Manmohan needs to rein in his babus
A leader’s success depends on the company he or she keeps. Or avoids. The ominous disconnect between 7 Race Course Road (the PM’s official residence) and South Block (the PM’s office) was revealed last week during l’affaire Bangladesh. Within 12 hours of its Web release, the PMO was forced to withdraw some frank statements Manmohan Singh had made to Indian editors on our troubled relationship with Bangladesh and Sri Lanka. The journalists realised the sensitivity of his remarks and kept them out of their reports. But South Block mandarins, including National Security Adviser Shiv Shankar Menon, goofed up royally. PMO sources say five senior officials cleared it; it was assumed the draft had Menon’s approval. Once in cyberspace, all hell broke loose in Dhaka, forcing an embarrassed PMO to hastily delete controversial references. Earlier, in July 2009, the foreign office released the confidential Sharm el-Sheikh agreement on terrorism, courtesy Menon, then foreign secretary. It is not merely his Cabinet that the prime minister needs to reform and restructure. He needs to review the quality of babus around him. Their snafus can’t be explained away as coincidental misinterpretations. If Manmohan meant to stop A Raja’s dubious activities, his aides should’ve fulfilled his wishes. If the prime minister wanted to delink Kashmir and Afghanistan, his policy experts shouldn’t have done a Sharm el-Sheikh. If Manmohan intended to be sensitive on Bangladesh, his diplomats should have warned him about its undiplomatic consequences. His advisers seem to be pursuing their own agenda at the cost of his image. Unless 7 Race Course Road takes charge of South Block, the institution of the prime minister may be irretrievably eroded and damaged.
No Dropdown Menu, No Reshuffle
After two rounds of confabulation between Prime Minister Manmohan Singh and Congress President Sonia Gandhi, the Cabinet reshuffle has been put off. It has more to do with the ministers to be dropped than the new faces to be inducted. Manmohan’s enigmatic smile revealed his compulsions. Constitutionally, it is the prime minister’s prerogative to choose his Cabinet. In a Congress-led coalition government—unless the Prime Minister is a Gandhi—the Congress High Command and regional party bosses choose. To assert his position, Manmohan has conducted a sweeping reshuffle, involving top ministries like finance, home, defence, external affairs and human resource development. Barring External Affairs Minister S M Krishna, none of the above owe their berths to Manmohan. Home Minister P Chidambaram has indicated he would be happy to vacate North Block. Since the economy is in deep trouble, Finance Minister Pranab Mukherjee wants out. Only Krishna wants to stay on, despite his below-average performance and advanced age. Manmohan and Sonia had agreed on discarding some tottering ministers and non-performers, but on the top five ministers there was no consensus. There was talk about bringing back Shivraj Patil, currently Punjab governor, as defence minister and making A K Antony home minister. Meanwhile, the DMK and TMC insisted on their full quota of three ministers. Earlier, Mamata Banerjee was the only Cabinet-rank minister from the TMC. If babus who possess the best listening devices are to be believed, the real reason behind the delay is the prime minister’s inability to find Krishna’s replacement. The PMO doesn’t approve of a foreign minister with a mind of his own since traditionally the prime minister controls foreign policy.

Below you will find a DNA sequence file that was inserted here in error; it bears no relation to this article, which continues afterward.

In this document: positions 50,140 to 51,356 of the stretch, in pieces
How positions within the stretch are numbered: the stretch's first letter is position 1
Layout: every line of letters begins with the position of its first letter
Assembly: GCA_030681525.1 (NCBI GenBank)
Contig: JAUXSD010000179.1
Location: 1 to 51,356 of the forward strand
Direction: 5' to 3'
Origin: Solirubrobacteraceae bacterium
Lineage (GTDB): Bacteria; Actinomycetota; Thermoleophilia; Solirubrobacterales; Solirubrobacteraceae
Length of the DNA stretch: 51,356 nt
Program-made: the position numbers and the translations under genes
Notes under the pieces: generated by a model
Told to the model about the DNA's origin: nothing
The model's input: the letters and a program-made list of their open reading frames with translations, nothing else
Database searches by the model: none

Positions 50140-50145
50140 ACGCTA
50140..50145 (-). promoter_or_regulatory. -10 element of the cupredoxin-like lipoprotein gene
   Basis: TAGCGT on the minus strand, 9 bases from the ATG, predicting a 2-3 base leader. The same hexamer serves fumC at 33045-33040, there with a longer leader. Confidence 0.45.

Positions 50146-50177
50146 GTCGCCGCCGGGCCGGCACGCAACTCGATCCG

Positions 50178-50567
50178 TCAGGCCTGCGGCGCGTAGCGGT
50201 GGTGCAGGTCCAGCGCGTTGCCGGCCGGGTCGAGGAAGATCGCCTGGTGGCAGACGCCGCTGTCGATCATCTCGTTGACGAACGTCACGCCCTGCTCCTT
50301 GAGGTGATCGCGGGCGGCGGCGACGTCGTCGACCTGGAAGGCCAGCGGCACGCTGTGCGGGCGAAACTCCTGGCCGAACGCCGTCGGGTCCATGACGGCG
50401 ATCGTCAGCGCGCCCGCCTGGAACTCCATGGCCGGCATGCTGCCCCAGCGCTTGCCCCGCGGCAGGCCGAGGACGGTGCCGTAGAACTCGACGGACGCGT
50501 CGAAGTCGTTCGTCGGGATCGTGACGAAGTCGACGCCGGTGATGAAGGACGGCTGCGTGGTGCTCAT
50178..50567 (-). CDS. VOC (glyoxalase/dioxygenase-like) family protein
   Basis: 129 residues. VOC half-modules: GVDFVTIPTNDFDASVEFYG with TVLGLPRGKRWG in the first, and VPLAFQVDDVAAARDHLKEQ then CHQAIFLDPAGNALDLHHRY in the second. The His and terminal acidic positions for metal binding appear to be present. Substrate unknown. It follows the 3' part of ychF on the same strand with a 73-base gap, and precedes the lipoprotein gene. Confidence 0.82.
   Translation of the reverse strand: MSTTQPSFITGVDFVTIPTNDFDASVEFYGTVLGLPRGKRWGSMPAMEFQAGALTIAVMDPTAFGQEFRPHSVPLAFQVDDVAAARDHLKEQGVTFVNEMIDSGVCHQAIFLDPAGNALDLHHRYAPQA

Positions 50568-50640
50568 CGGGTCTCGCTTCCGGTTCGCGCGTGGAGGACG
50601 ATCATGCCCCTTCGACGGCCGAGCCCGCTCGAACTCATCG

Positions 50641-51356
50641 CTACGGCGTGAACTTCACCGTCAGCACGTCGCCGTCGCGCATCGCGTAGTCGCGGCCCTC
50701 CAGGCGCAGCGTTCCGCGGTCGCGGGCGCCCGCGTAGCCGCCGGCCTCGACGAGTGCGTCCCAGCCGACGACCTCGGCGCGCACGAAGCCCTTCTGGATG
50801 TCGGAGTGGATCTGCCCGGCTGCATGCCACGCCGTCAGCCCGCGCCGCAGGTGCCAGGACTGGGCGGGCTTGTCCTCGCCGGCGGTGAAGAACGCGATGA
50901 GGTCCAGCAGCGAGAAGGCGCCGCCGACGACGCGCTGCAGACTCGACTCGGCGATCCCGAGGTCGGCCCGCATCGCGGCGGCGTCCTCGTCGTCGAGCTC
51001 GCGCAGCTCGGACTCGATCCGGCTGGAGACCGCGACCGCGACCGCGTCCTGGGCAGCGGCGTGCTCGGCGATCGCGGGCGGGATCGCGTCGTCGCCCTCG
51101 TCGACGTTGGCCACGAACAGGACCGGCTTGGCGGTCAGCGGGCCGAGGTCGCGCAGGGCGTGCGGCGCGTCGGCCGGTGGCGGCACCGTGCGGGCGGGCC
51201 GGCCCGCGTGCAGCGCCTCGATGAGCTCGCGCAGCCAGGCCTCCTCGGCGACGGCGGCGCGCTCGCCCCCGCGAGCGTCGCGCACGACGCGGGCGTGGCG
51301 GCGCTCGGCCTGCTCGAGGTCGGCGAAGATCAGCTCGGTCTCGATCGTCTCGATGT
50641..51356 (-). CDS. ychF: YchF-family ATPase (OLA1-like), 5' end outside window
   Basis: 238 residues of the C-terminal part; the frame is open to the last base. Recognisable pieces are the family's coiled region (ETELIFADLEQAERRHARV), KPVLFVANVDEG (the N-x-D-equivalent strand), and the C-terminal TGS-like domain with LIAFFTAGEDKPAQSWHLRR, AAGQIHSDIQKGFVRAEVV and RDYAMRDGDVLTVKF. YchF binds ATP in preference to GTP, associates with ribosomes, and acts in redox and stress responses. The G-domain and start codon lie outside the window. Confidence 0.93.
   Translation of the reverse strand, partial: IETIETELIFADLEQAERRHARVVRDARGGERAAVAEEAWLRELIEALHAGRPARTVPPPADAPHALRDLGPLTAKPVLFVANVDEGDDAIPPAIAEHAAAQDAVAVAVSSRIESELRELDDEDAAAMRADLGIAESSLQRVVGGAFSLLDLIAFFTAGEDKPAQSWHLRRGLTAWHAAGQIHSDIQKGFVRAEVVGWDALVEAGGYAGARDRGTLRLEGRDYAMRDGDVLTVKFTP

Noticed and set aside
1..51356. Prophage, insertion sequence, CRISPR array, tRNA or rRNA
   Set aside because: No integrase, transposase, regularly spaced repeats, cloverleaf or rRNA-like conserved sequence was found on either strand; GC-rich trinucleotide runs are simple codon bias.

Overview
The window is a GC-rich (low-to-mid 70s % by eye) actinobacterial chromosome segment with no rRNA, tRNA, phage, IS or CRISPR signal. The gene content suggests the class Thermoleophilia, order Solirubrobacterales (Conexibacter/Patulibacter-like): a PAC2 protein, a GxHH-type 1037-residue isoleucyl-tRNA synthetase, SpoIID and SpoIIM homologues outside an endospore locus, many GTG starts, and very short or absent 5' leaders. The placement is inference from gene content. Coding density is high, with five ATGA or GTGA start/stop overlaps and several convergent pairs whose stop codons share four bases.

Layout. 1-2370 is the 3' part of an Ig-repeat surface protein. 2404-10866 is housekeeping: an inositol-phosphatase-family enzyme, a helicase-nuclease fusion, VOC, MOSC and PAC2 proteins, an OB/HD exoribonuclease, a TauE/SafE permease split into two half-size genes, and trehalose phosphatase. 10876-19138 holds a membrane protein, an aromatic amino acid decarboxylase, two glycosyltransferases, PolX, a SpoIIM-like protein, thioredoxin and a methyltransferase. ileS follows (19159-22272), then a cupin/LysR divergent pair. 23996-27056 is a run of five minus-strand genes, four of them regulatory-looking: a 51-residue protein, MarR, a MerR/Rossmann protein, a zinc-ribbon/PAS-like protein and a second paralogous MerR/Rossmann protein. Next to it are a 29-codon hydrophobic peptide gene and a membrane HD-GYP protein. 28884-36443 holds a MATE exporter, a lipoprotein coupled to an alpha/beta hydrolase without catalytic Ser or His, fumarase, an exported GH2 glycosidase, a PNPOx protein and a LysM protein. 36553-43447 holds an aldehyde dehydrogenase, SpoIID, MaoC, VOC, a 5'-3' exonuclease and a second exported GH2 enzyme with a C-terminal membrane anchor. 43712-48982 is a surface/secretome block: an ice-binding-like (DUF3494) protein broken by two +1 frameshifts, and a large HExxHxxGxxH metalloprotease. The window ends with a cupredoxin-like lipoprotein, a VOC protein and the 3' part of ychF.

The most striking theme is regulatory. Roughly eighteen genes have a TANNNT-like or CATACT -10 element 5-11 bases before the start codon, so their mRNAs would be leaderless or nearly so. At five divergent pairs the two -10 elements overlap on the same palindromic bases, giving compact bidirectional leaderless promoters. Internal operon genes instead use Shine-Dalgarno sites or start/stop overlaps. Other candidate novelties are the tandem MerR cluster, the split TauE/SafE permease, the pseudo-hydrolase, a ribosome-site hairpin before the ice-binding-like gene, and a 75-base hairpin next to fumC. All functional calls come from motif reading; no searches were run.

The Great Railway Bazaar
Will the Trinamool Congress lose the Railways portfolio? Since Manmohan Singh’s new mantra is fast-tracking infrastructure projects, he seems determined to hand over Railways to a Congress minister. The ministry had almost gone into an administrative coma in the past two years. Last week, Manmohan overruled the railway ministry’s recommendation on the new Railway Board chairman. The TMC was in favour of Sanjiv Handa but the prime minister chose Vinay Mittal. Such was the case with the Member (Traffic) as well. The TMC wants to retain Railways because over 40 senior railway officials are deputed to the chief minister’s office in Kolkata. Mamata had started many rail projects in West Bengal. Though she missed 80 per cent of Cabinet meetings and spent only one out of seven days in Rail Bhavan, she milked the ministry to her advantage. If the TMC loses the portfolio, not only would Mamata’s officers come under scrutiny, some West Bengal rail projects may be slowed down or derailed. With 19 Lok Sabha members and Pranab Mukherjee on her side, Mamata may offset the coalition advantage Manmohan has acquired because of the demoralisation in the DMK.
Krishna Has Centre Court Vacation
External Affairs Minister S M Krishna loves England and Wimbledon. He knows how to mix pleasure with work. Even at 80, he doesn’t miss a single opportunity to schmooze with desi and foreign glitterati and chatterati while watching tennis. Last week, he spent a few hours doing official work in London, but the rest of his stay was spent at Wimbledon. He spends most of his time globetrotting, and visits India only when political or administrative compulsions force him to. He keeps all Indian ambassadors on their toes; they have to ensure that he gets the maximum attention and first class hospitality when he is abroad. They also have to make sure that Krishna restricts himself to the written official brief since he has a habit of deviating substantially from what he is expected to speak. According to diplomatic sources, Krishna is living it up overseas.